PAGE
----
In the 1990s, non-profits and farmers themselves built check dams; today, the government does it, without proper research or site selection
Fifty-four-year old Dineshbhai Babariya has just harvested a 20 quintal cotton crop, his second harvest in the last one year in his four bigha (1.6 acre) farm in the Jasapar village of Gujarat’s Saurashtra region.
August 2018 was the last time the village in Rajkot district received around 228 mm (nine inch) rainfall and thanks to a check dam constructed under a UNDP (United Nations Development Programme) funded project in 2017, Babariya could cultivate his crop even in April.
Small water conservation structures like check dams essentially catch rain water and keep it at the source itself. A check dam prevents water from flowing away during the monsoon and it can be pumped to irrigate fields. A drainage line makes way for more areas where water can be stored. The process also re-charges groundwater, which can then be utilised through hand pumps and wells.
“If rainfall is not adequate, water in check dam lasts through the next monsoon and helps me get through at least one cropping season,” says Babariya.
Except rainfall, there is no other irrigation source for the 400 farmers of this village, which is located upstream of the dam built on the Fofal river. Rainwater from here flows to the river and benefits the downstream villages. The villages’ drinking water needs are met from the dam and the underground tanks people have made in their homes to store water.
Water conservation structures like check dams, percolation tanks and farm ponds have played a key role in turning around Saurashtra’s drought conditions by increasing groundwater levels and adding to the agricultural growth in the area.
Babariya says though he doesn’t expect any profit on his cash crop, he is assured and relieved that he won’t incur any loss either in the drought-like conditions of Saurashtra.
However, not all farmers in Saurashtra are as reassured.
Check dams gained momentum in the early 1990s through community-led initiatives in the Saurashtra region and the government provided help with its watershed scheme, through which the state would bear 60 per cent of the cost of building a check dam and farmers as well as non-profits would pitch in the rest.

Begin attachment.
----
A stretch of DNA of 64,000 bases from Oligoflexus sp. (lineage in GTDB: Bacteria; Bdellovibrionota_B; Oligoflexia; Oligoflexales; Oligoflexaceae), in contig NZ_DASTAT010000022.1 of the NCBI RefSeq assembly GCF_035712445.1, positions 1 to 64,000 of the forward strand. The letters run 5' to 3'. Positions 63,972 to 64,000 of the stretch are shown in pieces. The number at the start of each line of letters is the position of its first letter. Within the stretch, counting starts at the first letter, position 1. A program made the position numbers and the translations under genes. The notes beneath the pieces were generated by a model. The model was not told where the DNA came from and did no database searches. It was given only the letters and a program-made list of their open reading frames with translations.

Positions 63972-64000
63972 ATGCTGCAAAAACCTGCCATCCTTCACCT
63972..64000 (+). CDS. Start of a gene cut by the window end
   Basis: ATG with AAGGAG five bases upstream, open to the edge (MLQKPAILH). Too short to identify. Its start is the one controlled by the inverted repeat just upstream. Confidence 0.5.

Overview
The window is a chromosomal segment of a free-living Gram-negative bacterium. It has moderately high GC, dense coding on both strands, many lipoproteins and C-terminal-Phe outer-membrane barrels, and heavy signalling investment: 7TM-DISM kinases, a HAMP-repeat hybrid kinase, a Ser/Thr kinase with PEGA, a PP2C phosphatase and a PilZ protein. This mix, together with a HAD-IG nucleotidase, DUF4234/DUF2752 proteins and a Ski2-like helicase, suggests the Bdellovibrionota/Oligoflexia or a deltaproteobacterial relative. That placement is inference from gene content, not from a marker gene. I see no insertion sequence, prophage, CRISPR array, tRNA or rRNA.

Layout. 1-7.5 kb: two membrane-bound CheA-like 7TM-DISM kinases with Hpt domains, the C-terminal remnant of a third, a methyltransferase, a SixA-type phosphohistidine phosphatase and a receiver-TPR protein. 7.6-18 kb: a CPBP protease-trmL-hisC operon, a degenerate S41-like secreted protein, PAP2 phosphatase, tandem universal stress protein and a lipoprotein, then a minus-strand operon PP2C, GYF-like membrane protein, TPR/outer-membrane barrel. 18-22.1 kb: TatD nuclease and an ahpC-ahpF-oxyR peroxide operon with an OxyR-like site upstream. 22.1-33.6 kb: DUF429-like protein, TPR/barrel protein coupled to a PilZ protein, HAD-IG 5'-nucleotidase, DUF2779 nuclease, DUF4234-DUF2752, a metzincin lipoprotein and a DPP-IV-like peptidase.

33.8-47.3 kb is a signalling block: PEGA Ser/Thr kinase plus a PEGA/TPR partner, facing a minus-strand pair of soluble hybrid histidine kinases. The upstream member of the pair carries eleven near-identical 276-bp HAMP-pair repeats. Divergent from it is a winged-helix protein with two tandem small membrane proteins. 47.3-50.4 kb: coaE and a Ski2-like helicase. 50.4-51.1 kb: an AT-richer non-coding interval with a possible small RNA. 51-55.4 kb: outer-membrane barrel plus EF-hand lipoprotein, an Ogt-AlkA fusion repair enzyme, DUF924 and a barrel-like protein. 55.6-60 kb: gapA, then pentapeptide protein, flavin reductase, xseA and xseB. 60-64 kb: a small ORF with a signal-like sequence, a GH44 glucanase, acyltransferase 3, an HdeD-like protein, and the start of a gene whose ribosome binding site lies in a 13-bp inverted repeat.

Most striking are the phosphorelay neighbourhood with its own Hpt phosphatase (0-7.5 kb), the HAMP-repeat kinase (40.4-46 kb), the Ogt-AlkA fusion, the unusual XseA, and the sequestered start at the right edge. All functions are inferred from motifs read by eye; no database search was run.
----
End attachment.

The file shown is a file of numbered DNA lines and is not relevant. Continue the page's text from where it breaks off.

But the agricultural growth story of Saurashtra has suffered a serious setback in recent times with little attention being paid to water conservation projects and the government taking these away from the control of non-profits or communities that used to build structures under the watershed scheme and instead constructing such structures on its own through contractors.
In Nana Madhad village in Surendranagar district, some 110 km from Rajkot, 40-year-old Janakbhai Gadhvi says that this is the third consecutive year in which he has incurred a loss on his cotton crop.
On his four acre (10 bigha) land, he suffered a loss of Rs 32,000 this time. “It’s like the more I will cultivate, the more I will be in loss,” he says.
Only 40 per cent of the total agricultural land of 1,200 acres in this village is irrigated. The village received 101 mm rainfall in the last monsoon season and does not boast of any water conservation measures, either government or community-driven. Villagers recount one or two check dams made by the government in the last few years under the Sujalam Suphalam scheme for water-deficit areas but they failed as they weren’t maintained well.
There is a single pond for around 100 farmers of this village, which is dry at the moment, awaiting the monsoon.
Karsanbhai Gadhvi, working with the Aga Khan Rural Support Programme in the region, says that the check dam model can be replicated here but the community has no government support.